When I came by the bar a few weeks ago I congratulated Toby on his diaries and the enthusiasm they provoked, particularly the violent bit; I happen to notice a new assistant, a young guy, skinny and attractive, just like Toby, but a little smaller and younger, a mini-Toby.

It was this guy, John, who was now charged with single handedly running the bar, as Toby happened to be out sick. That diary of Toby’s was eventually turned into a book, and it is very good at describing the panic of being “in the weeds,” as John clearly was now. I was already caught up a little in his drama; the anxiety crept out in a number of ways, including the way he shook his martini’s – with unbelievably violent nervous energy. There was a crush at the bar and he could barely keep up, but he was hanging in there, doing a good job.

Then the first wine glass arched over his head and smashed into the wall. Another, and then the bottle.

John picked up the phone and, with trembling fingers, called the police. Some people at the far end of the bar tried to calm the rowdy guy in the orange T-shirt. The music came back on, and there was about a minute of calm. I looked over to Bjork. She seemed only mildly distracted by the scene, a disturbance; she was mellow, all in white, her black hair blowsy.

Then the next glass sailed through the air and hit the wall behind me, shattering quite loudly. John’s shoulder’s were extremely tight, he had been extremely tense and anxious and as the glass flew I wondered if the fact that his boss and the founder of the bar had made a name of himself tossing out unwanted elements had entered his mind. Surely he could have used Toby around at this moment.

Whatever he had thought of it, I can say with certainty that when the glass smashed against the wall, followed by a rapid volley of smashing glasses, he did not think about anything at all. He simply snapped, his narrow bony shoulders flew down the bar, and immediately he was a blur of elbows, or more specifically his right elbow, as he pumped about six or seven punches into the face of the drunken glass thrower. Bang bang bang, like that.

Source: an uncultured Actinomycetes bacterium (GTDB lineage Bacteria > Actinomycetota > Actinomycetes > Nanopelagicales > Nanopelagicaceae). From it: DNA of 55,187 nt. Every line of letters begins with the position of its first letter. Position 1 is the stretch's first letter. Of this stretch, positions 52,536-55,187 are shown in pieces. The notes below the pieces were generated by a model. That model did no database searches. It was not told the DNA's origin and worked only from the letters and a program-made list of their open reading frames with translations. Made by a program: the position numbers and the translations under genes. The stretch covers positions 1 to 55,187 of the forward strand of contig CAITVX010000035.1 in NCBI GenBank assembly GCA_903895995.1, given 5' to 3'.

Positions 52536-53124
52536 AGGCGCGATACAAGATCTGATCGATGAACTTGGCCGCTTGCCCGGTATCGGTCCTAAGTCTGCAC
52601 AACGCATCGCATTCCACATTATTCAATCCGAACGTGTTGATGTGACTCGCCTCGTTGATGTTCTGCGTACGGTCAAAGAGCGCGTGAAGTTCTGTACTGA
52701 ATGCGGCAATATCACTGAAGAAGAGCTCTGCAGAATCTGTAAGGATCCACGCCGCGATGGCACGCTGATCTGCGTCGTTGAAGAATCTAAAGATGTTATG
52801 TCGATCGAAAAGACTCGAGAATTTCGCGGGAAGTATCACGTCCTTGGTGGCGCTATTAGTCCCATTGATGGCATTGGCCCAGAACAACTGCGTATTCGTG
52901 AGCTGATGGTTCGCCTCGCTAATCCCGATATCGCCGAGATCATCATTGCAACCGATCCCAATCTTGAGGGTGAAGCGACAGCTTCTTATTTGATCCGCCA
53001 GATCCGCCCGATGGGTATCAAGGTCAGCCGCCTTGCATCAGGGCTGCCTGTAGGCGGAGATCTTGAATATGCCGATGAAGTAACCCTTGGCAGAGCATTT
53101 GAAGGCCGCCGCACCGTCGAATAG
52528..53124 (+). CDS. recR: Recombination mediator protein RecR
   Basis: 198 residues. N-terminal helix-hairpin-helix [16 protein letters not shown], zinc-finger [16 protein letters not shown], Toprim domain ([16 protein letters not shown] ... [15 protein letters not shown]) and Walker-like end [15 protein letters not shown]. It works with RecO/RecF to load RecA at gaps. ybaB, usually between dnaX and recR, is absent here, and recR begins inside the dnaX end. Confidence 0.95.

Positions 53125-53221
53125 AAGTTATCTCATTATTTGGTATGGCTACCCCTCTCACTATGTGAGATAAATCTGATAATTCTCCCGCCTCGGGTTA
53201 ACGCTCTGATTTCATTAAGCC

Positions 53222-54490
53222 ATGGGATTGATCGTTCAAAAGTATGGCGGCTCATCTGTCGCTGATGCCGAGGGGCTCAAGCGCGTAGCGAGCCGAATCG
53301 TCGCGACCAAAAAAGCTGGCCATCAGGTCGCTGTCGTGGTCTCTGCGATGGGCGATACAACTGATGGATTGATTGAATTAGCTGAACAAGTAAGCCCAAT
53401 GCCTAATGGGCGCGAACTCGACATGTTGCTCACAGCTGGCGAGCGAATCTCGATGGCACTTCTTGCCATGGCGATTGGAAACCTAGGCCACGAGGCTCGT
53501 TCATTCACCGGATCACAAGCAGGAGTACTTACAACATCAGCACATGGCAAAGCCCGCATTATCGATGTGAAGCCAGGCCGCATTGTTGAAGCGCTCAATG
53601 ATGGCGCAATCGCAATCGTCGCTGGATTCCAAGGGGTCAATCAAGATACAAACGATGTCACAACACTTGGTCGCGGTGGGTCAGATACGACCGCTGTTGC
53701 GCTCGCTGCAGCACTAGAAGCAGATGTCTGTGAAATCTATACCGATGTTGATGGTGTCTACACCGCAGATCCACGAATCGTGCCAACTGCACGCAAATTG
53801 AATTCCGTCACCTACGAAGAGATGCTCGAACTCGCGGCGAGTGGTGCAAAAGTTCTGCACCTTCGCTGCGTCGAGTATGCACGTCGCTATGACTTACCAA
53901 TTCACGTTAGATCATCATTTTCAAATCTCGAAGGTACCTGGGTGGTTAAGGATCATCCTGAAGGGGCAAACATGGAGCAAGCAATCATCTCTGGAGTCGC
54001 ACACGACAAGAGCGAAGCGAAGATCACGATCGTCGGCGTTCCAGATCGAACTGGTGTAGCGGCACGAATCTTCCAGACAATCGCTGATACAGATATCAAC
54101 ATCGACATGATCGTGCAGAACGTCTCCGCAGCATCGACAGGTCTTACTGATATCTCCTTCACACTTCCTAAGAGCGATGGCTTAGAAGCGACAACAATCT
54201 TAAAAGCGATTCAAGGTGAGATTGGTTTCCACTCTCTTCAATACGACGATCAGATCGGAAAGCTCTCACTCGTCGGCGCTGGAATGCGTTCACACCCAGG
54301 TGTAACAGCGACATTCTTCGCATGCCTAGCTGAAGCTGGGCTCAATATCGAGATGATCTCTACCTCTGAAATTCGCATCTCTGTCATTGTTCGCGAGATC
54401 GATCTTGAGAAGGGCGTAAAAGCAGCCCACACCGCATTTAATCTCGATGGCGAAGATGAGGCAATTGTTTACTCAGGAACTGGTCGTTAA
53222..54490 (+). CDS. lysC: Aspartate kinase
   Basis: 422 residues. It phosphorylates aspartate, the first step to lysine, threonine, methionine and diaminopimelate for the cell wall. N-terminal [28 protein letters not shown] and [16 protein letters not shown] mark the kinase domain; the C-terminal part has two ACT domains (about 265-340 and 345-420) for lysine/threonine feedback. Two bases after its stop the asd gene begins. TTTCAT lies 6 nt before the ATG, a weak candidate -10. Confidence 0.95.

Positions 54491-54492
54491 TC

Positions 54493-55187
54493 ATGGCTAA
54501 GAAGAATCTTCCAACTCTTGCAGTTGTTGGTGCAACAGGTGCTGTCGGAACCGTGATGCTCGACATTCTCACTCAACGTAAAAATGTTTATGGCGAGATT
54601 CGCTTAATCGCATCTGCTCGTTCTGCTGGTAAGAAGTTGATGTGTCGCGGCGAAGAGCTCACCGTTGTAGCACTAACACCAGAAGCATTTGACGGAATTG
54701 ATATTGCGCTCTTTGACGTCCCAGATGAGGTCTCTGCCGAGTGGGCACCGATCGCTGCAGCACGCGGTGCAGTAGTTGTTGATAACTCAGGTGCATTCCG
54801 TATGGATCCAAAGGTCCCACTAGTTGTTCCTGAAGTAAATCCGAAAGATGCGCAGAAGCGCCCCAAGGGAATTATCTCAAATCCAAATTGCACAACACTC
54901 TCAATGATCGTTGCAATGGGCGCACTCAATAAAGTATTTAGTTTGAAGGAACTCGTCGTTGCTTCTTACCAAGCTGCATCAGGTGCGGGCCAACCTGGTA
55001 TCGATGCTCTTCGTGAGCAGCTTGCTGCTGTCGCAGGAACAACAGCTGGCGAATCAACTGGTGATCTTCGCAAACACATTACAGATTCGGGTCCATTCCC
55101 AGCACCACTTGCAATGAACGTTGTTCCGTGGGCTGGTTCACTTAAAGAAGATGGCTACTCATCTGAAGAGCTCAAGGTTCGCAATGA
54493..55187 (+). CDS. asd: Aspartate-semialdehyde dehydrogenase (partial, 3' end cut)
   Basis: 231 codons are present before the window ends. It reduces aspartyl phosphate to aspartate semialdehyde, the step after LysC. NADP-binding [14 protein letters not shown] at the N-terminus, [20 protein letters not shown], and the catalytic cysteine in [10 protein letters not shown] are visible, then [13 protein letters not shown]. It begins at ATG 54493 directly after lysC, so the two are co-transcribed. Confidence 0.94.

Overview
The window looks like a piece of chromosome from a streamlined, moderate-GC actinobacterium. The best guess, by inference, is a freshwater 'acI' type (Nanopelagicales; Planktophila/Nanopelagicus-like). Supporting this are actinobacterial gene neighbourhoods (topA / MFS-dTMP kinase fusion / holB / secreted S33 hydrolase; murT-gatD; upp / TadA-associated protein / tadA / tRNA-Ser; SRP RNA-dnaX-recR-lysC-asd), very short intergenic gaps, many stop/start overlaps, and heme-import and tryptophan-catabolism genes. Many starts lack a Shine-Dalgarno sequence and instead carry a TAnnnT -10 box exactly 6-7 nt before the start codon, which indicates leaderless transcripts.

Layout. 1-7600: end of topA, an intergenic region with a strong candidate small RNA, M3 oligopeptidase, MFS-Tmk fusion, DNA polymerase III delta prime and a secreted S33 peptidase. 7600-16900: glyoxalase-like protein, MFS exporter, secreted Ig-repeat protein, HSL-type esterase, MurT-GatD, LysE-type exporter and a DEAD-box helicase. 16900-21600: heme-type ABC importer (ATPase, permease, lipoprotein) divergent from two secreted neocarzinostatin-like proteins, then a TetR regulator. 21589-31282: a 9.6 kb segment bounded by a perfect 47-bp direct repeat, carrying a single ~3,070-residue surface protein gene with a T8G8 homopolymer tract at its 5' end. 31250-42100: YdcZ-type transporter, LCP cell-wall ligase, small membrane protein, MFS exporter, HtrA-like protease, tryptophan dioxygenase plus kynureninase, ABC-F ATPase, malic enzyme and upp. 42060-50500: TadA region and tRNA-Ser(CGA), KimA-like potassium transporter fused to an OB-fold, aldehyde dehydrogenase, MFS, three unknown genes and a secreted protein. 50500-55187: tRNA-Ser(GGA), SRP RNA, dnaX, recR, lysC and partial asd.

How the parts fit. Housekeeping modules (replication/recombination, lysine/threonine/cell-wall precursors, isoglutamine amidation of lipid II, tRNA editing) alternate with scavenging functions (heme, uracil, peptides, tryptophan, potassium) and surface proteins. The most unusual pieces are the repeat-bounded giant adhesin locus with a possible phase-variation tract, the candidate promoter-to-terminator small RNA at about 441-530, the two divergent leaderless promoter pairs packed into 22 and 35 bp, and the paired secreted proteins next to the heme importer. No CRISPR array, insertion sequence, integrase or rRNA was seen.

The guy tried to cover up, but John got in a few shots, no question. He had snapped, and now he needed to unleash. The whole thing lasted about fifteen seconds before John was restrained and the guy’s friends pulled him out of the bar.

For a moment it seemed like that was the end of it. I ascertained that not only was this guy not Icelandic, he had nothing to do with the party. He was the owner of a bar across town, Sweet and Vicious. His one connection to the event might have been the fact that a few nights earlier, Bjork and some friends including Martin Schmidt and Drew Daniel, of Matmos, the electronic duo who recorded a lot of the percussion tracks on her record and who performed with her at Riverside Church, had stumbled into the bar quite by chance and spent some time drinking.

So he was this intruding villain, a bummer, but now he was gone.

Then there was a very disconcerting sound; something hit the tinted glass window that front the bar. It was a very loud and ominous sound. The night had started in a kind of castle, the mood now prevailed, we were under seige. There were several hits, and we all clustered together instinctively; then the black glass window shattered, a hole right through it. Glass everywhere. It was mayhem. People poured towards the door, there was a rumor he had a gun, he seemed to reach into the SUV parked across the street and shove something into his belt behind his back.

John called the cops and explained, as calmly as possible, that there was a man standing outside pitching rocks at the window of his bar. Soon the cops arrived. The Sweet and Vicious Owner, Hakan, stood there weaving and mumbling and when he saw the cops he tried to walk away. They talked to him. He tried to leave.  In a flash, a police officer had him face down on the hood of a car. He seemed to resist a little. The cop put an elbow into his back, twisted his arm. He calmed, bent over, his ass sticking out. What now?

The rather shocking conclusion to all this is that he was not arrested. Instead he gave his credit card and John billed it 500 dollars. Then one of the cops, an officer Knight (in white satin…), black hair and Queens accent, stood around for a while talking the matter over, while Sweet and Vicious got into his car (driver’s seat) with some friends and drove off, scott free.

“You did the right thing,” said Officer Knight to John. “I could have taken that man to prison, but you would have had no remuneration.”

The party continued. We were all in that peculiar condition of being at once subdued and excited, of having survived an irrational and violent attack and getting another drink.

I stood in a group that included a big black guy in dreads, wearing a trench coat, who had briefly tried to be a peacemaker. He talked about how he went back inside once there was talk of a gun. He wasn’t going to take a bullet, he said, quite reasonably.

“And if it had been me out there, let’s be honest, there wouldn’t have been any talk of credit cards from the cops” he said. We all agreed.

Eventually people started dancing again, the broken glass crunching beneath their feet.